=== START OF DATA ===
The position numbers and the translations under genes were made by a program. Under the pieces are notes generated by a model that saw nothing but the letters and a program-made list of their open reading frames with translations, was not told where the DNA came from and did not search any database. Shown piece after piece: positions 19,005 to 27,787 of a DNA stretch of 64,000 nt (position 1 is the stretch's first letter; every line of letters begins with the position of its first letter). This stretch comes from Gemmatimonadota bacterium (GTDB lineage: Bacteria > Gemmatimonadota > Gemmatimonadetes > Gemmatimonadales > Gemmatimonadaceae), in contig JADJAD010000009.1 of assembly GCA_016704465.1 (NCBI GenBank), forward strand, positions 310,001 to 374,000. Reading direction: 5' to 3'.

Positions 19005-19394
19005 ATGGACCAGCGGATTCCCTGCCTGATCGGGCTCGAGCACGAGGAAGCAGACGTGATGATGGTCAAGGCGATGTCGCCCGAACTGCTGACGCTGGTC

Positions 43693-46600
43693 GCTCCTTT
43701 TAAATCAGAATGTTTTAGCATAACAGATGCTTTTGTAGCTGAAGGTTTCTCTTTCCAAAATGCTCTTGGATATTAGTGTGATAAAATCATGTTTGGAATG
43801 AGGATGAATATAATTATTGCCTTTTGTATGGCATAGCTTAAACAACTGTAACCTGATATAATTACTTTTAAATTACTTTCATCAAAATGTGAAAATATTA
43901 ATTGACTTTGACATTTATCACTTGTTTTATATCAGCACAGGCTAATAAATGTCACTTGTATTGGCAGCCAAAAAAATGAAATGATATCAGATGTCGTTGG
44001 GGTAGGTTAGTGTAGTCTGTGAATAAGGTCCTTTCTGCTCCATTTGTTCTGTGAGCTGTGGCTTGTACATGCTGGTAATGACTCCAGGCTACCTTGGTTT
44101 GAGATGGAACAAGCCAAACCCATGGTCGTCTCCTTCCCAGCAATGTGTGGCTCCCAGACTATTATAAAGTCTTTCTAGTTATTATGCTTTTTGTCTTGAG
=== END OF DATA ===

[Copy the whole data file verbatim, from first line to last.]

The position numbers and the translations under genes were made by a program. Under the pieces are notes generated by a model that saw nothing but the letters and a program-made list of their open reading frames with translations, was not told where the DNA came from and did not search any database. Shown piece after piece: positions 19,005 to 27,787 of a DNA stretch of 64,000 nt (position 1 is the stretch's first letter; every line of letters begins with the position of its first letter). This stretch comes from Gemmatimonadota bacterium (GTDB lineage: Bacteria > Gemmatimonadota > Gemmatimonadetes > Gemmatimonadales > Gemmatimonadaceae), in contig JADJAD010000009.1 of assembly GCA_016704465.1 (NCBI GenBank), forward strand, positions 310,001 to 374,000. Reading direction: 5' to 3'.

Positions 19005-19394
19005 ATGGACCAGCGGATTCCCTGCCTGATCGGGCTCGAGCACGAGGAAGCAGACGTGATGATGGTCAAGGCGATGTCGCCCGAACTGCTGACGCTGGTC

Positions 43693-46600
43693 GCTCCTTT
43701 TAAATCAGAATGTTTTAGCATAACAGATGCTTTTGTAGCTGAAGGTTTCTCTTTCCAAAATGCTCTTGGATATTAGTGTGATAAAATCATGTTTGGAATG
43801 AGGATGAATATAATTATTGCCTTTTGTATGGCATAGCTTAAACAACTGTAACCTGATATAATTACTTTTAAATTACTTTCATCAAAATGTGAAAATATTA
43901 ATTGACTTTGACATTTATCACTTGTTTTATATCAGCACAGGCTAATAAATGTCACTTGTATTGGCAGCCAAAAAAATGAAATGATATCAGATGTCGTTGG
44001 GGTAGGTTAGTGTAGTCTGTGAATAAGGTCCTTTCTGCTCCATTTGTTCTGTGAGCTGTGGCTTGTACATGCTGGTAATGACTCCAGGCTACCTTGGTTT
44101 GAGATGGAACAAGCCAAACCCATGGTCGTCTCCTTCCCAGCAATGTGTGGCTCCCAGACTATTATAAAGTCTTTCTAGTTATTATGCTTTTTGTCTTGAG